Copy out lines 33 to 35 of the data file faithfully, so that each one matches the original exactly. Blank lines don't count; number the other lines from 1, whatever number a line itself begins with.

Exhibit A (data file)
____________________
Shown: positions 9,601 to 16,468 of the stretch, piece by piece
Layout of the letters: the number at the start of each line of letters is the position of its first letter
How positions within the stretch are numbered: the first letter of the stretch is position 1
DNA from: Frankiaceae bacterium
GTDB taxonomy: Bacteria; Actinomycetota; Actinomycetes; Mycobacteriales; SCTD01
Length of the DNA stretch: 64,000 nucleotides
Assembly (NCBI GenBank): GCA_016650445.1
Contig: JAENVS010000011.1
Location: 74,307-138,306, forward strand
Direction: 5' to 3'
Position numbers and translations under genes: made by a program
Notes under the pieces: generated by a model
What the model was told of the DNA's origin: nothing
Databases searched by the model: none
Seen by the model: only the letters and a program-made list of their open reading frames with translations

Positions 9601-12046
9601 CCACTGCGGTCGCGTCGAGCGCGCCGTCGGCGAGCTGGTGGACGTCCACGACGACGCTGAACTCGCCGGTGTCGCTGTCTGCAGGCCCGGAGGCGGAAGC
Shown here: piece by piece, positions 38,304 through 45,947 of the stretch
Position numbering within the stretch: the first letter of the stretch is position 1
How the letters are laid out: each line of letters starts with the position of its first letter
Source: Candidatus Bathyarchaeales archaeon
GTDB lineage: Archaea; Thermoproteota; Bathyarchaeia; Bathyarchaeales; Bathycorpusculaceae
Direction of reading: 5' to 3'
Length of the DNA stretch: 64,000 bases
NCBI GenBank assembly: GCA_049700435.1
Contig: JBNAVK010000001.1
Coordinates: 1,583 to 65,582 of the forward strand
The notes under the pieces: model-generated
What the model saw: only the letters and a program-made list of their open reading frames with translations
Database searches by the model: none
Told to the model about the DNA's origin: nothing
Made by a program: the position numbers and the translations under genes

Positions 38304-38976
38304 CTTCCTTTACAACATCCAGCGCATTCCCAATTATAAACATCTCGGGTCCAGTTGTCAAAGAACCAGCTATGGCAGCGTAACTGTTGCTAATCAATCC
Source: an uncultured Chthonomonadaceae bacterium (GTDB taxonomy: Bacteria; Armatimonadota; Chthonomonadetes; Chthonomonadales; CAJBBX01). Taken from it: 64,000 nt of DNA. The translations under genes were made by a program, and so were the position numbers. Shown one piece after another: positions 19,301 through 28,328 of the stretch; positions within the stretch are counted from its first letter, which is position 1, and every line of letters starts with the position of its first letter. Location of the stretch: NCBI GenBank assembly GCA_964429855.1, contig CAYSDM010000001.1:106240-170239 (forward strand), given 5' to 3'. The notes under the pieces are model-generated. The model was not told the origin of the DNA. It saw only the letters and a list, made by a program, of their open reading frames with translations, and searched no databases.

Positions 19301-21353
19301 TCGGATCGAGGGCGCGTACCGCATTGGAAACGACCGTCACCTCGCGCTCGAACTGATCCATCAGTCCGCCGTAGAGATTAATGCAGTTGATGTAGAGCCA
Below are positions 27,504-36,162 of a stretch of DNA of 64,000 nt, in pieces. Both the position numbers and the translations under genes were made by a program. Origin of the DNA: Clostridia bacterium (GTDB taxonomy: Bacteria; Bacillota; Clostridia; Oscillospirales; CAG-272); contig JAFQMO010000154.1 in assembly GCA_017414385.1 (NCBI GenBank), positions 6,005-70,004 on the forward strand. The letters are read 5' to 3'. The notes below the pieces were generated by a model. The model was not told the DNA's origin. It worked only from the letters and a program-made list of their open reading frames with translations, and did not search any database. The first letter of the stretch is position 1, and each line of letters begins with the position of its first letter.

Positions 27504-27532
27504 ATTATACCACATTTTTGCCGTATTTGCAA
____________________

Positions 38304-38976
38304 CTTCCTTTACAACATCCAGCGCATTCCCAATTATAAACATCTCGGGTCCAGTTGTCAAAGAACCAGCTATGGCAGCGTAACTGTTGCTAATCAATCC
Source: an uncultured Chthonomonadaceae bacterium (GTDB taxonomy: Bacteria; Armatimonadota; Chthonomonadetes; Chthonomonadales; CAJBBX01). Taken from it: 64,000 nt of DNA. The translations under genes were made by a program, and so were the position numbers. Shown one piece after another: positions 19,301 through 28,328 of the stretch; positions within the stretch are counted from its first letter, which is position 1, and every line of letters starts with the position of its first letter. Location of the stretch: NCBI GenBank assembly GCA_964429855.1, contig CAYSDM010000001.1:106240-170239 (forward strand), given 5' to 3'. The notes under the pieces are model-generated. The model was not told the origin of the DNA. It saw only the letters and a list, made by a program, of their open reading frames with translations, and searched no databases.